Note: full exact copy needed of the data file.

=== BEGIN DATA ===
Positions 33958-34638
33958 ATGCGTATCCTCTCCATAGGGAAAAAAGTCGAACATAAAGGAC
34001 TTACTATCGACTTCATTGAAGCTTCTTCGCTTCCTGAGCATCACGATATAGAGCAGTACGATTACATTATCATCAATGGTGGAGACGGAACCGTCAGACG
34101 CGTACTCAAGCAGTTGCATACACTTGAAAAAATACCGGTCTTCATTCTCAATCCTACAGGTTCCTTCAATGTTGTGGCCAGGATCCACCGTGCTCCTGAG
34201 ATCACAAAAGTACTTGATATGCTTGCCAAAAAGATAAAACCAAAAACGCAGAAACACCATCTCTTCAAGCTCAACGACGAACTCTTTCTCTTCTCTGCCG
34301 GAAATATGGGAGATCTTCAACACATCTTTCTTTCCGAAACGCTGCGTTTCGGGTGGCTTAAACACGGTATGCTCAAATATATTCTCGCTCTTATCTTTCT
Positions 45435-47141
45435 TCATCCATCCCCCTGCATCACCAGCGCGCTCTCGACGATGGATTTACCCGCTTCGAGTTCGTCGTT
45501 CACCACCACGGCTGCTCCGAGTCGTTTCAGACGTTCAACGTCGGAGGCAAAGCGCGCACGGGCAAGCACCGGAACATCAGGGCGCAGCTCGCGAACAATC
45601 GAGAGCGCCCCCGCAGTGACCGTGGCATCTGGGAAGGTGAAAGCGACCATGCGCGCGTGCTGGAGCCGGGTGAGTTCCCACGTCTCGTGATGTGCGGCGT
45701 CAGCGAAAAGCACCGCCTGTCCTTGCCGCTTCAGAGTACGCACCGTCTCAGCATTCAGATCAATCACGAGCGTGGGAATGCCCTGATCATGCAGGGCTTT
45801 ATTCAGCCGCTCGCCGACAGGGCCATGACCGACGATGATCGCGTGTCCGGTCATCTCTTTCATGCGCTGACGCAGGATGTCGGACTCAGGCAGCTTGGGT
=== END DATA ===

Positions 33958-34638
33958 ATGCGTATCCTCTCCATAGGGAAAAAAGTCGAACATAAAGGAC
34001 TTACTATCGACTTCATTGAAGCTTCTTCGCTTCCTGAGCATCACGATATAGAGCAGTACGATTACATTATCATCAATGGTGGAGACGGAACCGTCAGACG
34101 CGTACTCAAGCAGTTGCATACACTTGAAAAAATACCGGTCTTCATTCTCAATCCTACAGGTTCCTTCAATGTTGTGGCCAGGATCCACCGTGCTCCTGAG
34201 ATCACAAAAGTACTTGATATGCTTGCCAAAAAGATAAAACCAAAAACGCAGAAACACCATCTCTTCAAGCTCAACGACGAACTCTTTCTCTTCTCTGCCG
34301 GAAATATGGGAGATCTTCAACACATCTTTCTTTCCGAAACGCTGCGTTTCGGGTGGCTTAAACACGGTATGCTCAAATATATTCTCGCTCTTATCTTTCT
Positions 45435-47141
45435 TCATCCATCCCCCTGCATCACCAGCGCGCTCTCGACGATGGATTTACCCGCTTCGAGTTCGTCGTT
45501 CACCACCACGGCTGCTCCGAGTCGTTTCAGACGTTCAACGTCGGAGGCAAAGCGCGCACGGGCAAGCACCGGAACATCAGGGCGCAGCTCGCGAACAATC
45601 GAGAGCGCCCCCGCAGTGACCGTGGCATCTGGGAAGGTGAAAGCGACCATGCGCGCGTGCTGGAGCCGGGTGAGTTCCCACGTCTCGTGATGTGCGGCGT
45701 CAGCGAAAAGCACCGCCTGTCCTTGCCGCTTCAGAGTACGCACCGTCTCAGCATTCAGATCAATCACGAGCGTGGGAATGCCCTGATCATGCAGGGCTTT
45801 ATTCAGCCGCTCGCCGACAGGGCCATGACCGACGATGATCGCGTGTCCGGTCATCTCTTTCATGCGCTGACGCAGGATGTCGGACTCAGGCAGCTTGGGT